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Postcard Subjects - Ancient Monuments
Quoits or Cromlechs

36703670 Lanyon Cromlech

SW 430337
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This Cromlech is proberly one of the oldest in Cornwall dating from 5000 BC to 2000 BC.
Much reconstructed and abused by treasure hunters and mineral prospectors, the capstone was recorded as becoming dislodged during a violent thunderstorm in the early 19th century, when one of the supporting stones was broken. The whole structure had already been weakened by soil removal during successive 'explorations'.
The capstone was replaced in 1824, but a piece broke apparently broke off during reconstruction. The capstone was replaced upon repositioned uprights, buried to a deeper level for more stability.
Prior to the reconstruction, it is said that a man on horseback could pass with ease beneath the capstone.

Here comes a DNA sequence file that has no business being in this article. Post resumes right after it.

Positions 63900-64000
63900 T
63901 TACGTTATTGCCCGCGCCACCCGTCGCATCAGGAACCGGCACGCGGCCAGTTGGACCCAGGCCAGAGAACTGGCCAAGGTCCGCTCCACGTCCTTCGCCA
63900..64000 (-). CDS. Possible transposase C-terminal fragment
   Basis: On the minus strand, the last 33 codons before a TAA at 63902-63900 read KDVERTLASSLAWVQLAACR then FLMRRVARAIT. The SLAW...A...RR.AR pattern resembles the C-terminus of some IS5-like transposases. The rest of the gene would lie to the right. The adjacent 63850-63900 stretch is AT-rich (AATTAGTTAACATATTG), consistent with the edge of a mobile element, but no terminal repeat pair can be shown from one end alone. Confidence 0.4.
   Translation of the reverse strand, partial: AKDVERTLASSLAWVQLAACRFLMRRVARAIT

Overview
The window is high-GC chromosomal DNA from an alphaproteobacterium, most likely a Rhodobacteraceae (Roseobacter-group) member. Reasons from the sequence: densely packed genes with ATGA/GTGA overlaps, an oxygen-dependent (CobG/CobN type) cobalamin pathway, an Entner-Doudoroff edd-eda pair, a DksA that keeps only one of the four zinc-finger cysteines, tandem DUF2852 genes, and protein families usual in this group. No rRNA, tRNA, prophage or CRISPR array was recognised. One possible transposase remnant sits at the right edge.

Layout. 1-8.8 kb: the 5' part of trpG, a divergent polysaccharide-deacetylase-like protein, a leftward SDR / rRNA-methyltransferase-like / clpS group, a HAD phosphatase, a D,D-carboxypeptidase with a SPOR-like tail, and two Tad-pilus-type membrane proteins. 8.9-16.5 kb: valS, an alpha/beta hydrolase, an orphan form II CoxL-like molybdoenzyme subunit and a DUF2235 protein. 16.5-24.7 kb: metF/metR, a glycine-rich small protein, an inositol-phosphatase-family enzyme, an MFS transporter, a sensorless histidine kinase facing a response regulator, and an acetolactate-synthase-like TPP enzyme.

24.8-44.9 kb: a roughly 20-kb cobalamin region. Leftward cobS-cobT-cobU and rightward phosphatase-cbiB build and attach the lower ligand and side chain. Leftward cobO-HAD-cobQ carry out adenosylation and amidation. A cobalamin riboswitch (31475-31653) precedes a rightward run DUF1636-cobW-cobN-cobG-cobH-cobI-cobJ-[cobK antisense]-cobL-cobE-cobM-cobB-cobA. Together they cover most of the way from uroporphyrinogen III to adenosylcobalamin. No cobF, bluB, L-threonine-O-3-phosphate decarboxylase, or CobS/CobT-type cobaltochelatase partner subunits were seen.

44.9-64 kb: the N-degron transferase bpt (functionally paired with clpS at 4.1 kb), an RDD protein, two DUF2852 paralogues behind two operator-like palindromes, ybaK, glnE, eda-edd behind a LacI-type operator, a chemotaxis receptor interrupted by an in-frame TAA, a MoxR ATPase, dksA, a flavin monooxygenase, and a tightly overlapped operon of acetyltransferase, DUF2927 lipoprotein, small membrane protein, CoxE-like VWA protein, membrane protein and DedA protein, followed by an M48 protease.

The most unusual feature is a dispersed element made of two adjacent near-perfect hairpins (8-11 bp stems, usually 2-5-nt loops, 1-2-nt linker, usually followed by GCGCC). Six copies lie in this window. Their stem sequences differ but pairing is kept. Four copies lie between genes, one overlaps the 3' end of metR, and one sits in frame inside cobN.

3646 Zennor Cromlech

SW 469380
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This quoit is the largest in the country with each of the seven stones each 3.3 metres (10ft) high. The capping stone is a massive 5.5 metres (18 ft) long. Some remains have been found in the chamber that indicate that it is of Stone Age construction, somewhere between 3200 and 2500 BC.
The stones are said to have been erected by a giant hence the local name of the ‘Giant’s Quoit’, and also to be immovable, If the stones of the quoit are taken away they will come back by themselves.

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3680 Mulfra Cromlech

SW 452354
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The Mulfra Quoit is partially collapsed and the capstone has slipped on the SE side. Only three uprights and the capstone survive. The height of the supporting stones is about 1.7m and the capstone is around 3.5 by 3 metres weighing approximately 5 tons.

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1338 The Pipers

SW 435248
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Just over 400m to the NE are The Pipers, a pair of standing stones, These stones are not visible from the circle. The NE stone is the highest surviving stone in Cornwall at just over 5 metres (16.5 ft) but it is leaning. This is one of the pipers that played so that the merry maidens could dance.